I love old books. I love how they feel, how they smell, and the memories they contain in their pages. One book I was lucky to find in a family collection was a 1850s copy of William Shakespeare’s tragedies. Although in rough condition, it had promise. Belonging to my great-great-great grandfather, you could believe he was the type who could actually recite more than just the famous lines.
Another reason the book piqued my interest was because although I was assigned to read Shakespeare in high school, my thoughts tended to drift to the girls sitting around me. I could use a refresher. After having the book restored, I enjoyed re-reading the famous plays. One thing I noticed while reading Hamlet and Macbeth, in particular, was Shakespeare’s use of bird imagery (usually to symbolize imminent death).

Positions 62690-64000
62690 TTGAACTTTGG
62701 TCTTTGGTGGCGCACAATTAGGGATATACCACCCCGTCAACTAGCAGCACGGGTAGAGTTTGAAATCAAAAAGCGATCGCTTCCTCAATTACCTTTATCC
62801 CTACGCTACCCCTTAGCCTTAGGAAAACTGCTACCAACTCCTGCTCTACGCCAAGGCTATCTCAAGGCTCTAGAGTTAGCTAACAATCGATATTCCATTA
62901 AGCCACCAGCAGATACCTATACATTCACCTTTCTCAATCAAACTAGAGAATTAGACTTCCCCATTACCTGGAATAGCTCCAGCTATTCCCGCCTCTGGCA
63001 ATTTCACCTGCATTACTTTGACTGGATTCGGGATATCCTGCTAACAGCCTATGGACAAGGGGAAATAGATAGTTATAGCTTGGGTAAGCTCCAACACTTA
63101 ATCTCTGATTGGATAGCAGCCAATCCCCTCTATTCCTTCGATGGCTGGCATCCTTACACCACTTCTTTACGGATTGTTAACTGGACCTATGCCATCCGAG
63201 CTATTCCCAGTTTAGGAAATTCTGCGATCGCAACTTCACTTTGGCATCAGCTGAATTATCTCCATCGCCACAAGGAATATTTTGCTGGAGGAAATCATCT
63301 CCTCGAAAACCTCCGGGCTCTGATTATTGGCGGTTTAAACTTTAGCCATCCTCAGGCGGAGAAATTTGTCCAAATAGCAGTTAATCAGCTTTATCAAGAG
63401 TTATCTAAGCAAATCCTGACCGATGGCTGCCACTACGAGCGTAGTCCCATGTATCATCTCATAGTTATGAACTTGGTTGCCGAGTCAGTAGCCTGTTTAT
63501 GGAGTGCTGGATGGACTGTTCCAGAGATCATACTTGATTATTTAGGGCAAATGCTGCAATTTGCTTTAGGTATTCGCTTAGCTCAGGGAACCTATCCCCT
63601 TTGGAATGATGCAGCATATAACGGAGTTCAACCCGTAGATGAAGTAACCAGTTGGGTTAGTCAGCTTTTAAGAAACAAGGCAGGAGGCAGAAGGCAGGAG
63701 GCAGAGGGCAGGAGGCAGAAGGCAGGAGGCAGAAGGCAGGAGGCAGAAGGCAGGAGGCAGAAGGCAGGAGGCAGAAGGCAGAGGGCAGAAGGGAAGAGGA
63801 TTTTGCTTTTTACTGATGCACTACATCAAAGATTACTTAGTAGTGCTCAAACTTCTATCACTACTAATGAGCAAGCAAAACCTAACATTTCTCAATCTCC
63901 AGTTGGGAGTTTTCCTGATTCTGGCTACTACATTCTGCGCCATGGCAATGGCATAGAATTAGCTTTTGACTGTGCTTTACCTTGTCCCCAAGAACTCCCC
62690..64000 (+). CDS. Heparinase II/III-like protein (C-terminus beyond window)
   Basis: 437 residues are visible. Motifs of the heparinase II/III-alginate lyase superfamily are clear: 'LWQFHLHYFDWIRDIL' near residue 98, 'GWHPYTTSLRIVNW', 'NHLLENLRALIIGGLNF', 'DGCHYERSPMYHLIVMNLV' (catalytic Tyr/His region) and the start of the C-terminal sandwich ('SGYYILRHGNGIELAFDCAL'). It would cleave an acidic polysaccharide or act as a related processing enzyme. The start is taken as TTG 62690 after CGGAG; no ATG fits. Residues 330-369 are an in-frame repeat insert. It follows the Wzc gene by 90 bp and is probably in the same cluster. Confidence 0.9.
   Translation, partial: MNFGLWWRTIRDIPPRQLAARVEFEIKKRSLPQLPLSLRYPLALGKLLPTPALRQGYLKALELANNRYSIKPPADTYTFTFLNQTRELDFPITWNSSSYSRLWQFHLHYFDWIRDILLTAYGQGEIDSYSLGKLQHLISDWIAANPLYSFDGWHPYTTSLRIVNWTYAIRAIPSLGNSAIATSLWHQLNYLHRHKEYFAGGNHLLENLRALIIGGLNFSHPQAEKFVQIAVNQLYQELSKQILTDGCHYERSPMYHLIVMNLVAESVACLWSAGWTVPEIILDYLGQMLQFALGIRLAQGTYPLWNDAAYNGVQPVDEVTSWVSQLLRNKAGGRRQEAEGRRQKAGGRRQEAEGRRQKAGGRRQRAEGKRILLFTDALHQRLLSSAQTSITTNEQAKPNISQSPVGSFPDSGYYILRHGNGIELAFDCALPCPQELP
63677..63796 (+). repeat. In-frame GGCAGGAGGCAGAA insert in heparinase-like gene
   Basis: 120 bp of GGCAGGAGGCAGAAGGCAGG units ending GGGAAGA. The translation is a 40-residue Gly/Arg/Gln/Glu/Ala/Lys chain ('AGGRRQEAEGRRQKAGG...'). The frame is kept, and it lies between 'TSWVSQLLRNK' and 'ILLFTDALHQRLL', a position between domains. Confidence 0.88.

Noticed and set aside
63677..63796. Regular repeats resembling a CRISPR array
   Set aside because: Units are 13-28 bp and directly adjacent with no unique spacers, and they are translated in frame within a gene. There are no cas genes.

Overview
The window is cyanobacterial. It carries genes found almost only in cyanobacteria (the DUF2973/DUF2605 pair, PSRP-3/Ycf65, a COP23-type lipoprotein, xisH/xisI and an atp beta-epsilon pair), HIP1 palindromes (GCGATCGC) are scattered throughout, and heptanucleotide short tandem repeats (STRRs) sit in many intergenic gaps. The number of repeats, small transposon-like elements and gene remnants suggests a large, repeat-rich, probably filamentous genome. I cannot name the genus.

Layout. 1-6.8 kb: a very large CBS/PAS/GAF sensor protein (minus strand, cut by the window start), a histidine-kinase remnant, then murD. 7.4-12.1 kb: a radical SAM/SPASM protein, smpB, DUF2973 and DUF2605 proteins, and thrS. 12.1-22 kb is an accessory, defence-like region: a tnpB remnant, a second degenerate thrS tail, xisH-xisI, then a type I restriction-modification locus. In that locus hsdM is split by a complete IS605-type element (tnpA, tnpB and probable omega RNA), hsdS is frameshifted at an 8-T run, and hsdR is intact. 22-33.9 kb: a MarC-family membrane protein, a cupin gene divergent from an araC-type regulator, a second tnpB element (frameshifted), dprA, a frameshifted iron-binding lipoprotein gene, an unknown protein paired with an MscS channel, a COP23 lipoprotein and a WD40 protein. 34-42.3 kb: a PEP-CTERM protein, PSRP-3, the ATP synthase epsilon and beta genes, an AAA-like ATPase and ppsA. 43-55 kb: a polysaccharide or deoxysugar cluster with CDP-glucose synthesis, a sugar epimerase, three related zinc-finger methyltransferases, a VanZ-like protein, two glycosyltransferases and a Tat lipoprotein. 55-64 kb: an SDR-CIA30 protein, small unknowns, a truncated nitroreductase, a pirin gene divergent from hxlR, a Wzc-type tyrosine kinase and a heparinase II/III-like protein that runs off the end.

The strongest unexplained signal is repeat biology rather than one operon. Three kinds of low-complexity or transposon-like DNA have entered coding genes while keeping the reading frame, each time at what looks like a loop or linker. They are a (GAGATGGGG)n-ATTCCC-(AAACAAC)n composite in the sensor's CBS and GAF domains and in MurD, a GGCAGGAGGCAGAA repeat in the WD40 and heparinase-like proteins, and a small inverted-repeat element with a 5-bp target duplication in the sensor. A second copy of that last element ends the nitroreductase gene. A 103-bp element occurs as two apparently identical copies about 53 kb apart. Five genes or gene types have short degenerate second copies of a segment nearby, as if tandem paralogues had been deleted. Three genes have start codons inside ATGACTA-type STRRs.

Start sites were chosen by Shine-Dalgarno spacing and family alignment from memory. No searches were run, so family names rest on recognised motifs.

This observation proved fruitful when the Woodson Art Museum and other downtown Wausau businesses stepped up to participate this month in the Grand Theater’s “Wausau Shakespeare 400,” celebrating the Bard’s life 400 years later. Thinking a connection between Shakespeare’s references to birds and avian-themed artwork in the Museum’s collection would be a natural starting point, we agreed to play a part.
I combed my Shakespeare volume for specific mentions of birds and we created a crossword puzzle through which visitors can connect three birds referenced in the Bard’s verse to artworks in a new permanent collection exhibition, Making Marks.
We think it’s a fun, mildly brain-teasing activity for those who come to the Museum during the “Wausau Shakespeare 400” celebration. Stop by between now and April 30 to give it a try!
I also found a beat up copy of Lady Chatterley’s Lover. I don’t know if I should take the lead in creating a crossword puzzle for that one.